A few days after attempting the pollination, the pollinated Olaf Gruss flower fell off, which is supposed to happen. The ovary, which becomes the seed capsule, is behind the flower attached to the flower stem. Another few days later, the pollinated Phrag. pearcei bloom also fell. Theoretically, when an orchid is pollinated the flower falls off so that it isn't bothered by any more pollinators. I say theoretically because both of these flowers were a little on the old side and also cutting off the pouches (damaging the flowers) can also cause them to drop. So I had no way to know yet if I had been successful. 

Unfortunately, yesterday I noticed the ovary from the pollinated Olaf Gruss flower was shriveled a bit on the end and it came off quite easily. That one was a bust, but what about the pollinated Phrag. pearcei?  Thin as the day they were wed. If the pollination had been successful, I would have expected the ovary to start to swell by now. However, it hasn't fallen off and doesn't appear to be shriveling yet, so I will simply wait and watch. 

On the plus side, I have the plants now, so I can try again with future blooms. In fact, I had thought my Phrag. pearcei had only one more bloom for this round, but looking at the end of the flower stalk today I noticed it has another one after that! I wonder how long it will keep going. It's had three flowers so far, meaning a total of five if this newest "last" flower is the finale. But perhaps it will have yet another after that. This is the fun of sequential-blooming orchids. Some of them can keep going almost indefinitely. Meanwhile, Olaf Gruss is being a show-off with four flowers open at once.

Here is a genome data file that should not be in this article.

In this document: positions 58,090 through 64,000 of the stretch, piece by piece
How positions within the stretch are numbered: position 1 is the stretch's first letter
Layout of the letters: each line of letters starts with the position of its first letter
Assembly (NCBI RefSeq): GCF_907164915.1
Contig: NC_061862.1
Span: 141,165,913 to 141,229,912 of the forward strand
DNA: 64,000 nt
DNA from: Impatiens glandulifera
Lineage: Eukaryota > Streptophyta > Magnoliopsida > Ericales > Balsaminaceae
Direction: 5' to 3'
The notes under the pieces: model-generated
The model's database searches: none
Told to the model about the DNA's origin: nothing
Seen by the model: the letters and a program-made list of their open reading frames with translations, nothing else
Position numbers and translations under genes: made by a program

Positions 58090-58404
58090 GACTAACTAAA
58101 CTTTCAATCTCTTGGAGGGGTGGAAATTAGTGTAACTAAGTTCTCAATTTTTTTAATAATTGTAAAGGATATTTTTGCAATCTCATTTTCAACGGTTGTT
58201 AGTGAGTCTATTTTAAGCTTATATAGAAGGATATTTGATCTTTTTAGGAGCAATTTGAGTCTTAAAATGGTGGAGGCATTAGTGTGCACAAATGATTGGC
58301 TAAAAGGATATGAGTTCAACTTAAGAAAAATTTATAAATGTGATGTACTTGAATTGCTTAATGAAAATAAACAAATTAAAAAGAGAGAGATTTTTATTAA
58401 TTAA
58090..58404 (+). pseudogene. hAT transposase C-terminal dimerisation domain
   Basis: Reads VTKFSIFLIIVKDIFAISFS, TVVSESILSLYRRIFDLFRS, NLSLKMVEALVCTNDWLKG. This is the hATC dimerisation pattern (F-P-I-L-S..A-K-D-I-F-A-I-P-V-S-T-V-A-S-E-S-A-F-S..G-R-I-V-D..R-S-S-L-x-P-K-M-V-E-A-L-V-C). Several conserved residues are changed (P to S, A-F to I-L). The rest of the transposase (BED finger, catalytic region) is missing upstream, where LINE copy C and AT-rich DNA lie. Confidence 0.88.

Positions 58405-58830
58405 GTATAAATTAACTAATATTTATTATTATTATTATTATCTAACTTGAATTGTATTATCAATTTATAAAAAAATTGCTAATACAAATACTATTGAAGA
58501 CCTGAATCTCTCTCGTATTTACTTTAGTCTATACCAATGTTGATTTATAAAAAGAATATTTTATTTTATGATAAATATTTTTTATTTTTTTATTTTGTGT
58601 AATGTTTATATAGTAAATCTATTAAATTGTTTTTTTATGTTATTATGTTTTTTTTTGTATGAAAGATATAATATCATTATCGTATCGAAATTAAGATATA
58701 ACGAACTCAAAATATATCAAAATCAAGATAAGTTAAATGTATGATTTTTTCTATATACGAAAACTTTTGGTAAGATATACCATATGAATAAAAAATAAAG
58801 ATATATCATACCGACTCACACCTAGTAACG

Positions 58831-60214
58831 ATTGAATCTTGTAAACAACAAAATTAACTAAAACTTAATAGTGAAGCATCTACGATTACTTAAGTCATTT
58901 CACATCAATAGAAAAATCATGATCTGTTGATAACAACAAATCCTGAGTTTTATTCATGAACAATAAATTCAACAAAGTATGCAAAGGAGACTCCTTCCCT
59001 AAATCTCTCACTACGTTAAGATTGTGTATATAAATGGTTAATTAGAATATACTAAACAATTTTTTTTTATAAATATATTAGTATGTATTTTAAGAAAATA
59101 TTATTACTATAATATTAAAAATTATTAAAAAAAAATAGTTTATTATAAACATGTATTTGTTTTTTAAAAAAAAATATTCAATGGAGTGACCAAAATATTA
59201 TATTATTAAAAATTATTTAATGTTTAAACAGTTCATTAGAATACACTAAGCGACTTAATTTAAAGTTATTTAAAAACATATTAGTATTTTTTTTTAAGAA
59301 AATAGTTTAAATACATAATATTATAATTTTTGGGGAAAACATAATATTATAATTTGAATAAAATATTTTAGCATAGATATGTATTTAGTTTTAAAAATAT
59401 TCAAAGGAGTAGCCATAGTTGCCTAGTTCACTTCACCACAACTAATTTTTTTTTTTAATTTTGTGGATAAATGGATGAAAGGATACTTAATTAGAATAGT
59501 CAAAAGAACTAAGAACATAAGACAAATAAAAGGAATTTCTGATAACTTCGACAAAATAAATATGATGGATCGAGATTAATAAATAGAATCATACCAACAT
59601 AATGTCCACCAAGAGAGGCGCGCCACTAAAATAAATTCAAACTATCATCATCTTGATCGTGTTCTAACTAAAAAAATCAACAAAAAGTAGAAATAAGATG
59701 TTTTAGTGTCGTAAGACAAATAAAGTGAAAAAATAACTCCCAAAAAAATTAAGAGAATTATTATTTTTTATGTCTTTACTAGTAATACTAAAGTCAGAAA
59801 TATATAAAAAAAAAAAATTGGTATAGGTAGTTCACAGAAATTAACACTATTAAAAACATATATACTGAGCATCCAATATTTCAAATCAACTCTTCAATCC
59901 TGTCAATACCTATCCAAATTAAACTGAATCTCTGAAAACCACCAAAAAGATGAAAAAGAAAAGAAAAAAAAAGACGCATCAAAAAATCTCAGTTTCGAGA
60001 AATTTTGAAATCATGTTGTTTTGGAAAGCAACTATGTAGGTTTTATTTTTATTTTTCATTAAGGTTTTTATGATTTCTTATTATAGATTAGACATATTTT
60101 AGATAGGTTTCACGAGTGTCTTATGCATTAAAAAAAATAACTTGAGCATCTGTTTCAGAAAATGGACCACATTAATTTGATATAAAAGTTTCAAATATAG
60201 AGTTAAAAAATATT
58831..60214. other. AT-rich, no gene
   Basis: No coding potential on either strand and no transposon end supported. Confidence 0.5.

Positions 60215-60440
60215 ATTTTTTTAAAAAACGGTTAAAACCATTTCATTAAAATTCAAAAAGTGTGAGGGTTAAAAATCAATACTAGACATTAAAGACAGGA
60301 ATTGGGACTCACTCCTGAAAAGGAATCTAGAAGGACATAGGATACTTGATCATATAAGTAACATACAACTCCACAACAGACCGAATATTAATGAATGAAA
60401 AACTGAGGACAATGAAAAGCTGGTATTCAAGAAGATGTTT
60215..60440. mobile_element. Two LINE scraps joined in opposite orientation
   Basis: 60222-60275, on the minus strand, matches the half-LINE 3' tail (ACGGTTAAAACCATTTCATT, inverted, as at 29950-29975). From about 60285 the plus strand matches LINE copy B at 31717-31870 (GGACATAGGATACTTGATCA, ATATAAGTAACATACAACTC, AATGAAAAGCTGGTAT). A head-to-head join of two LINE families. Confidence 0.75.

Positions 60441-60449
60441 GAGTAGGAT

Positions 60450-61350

8 comments:

  1. Wish I had the patience or time to do it but hybridizing can be so fun and you may end up with something unique! With your experience now hopefully it'll be much easier next time.

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    1. I hope so! This is the first of many, though probably not too many orchid crosses. I plan on working with more hardy plants once I get the chance.

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  2. Oh how very interesting, certainly beats a night in front of the TV. Keep us updated on the Phragmipedium pearcei.

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    1. Lol. Actually, I did it while the cable guy was here installing my internet. I'm watching the Phrag. pearcei with bated breath.

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  3. This is a fascinating different branch of gardening than most of us are plying. I, for one, will be following your experiments with great interest.

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    1. This is what I hope to do for a living, though not with orchids. I expect I'll be writing about this much more as I gain experience and momentum in this area.

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  4. I can't think of a better occupation for winter days in Wisconsin. I hope the 2nd attempt yields a positive result.

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    1. Thanks! I hope so, too! I should get a few more flowering plants so I can play around with them this winter.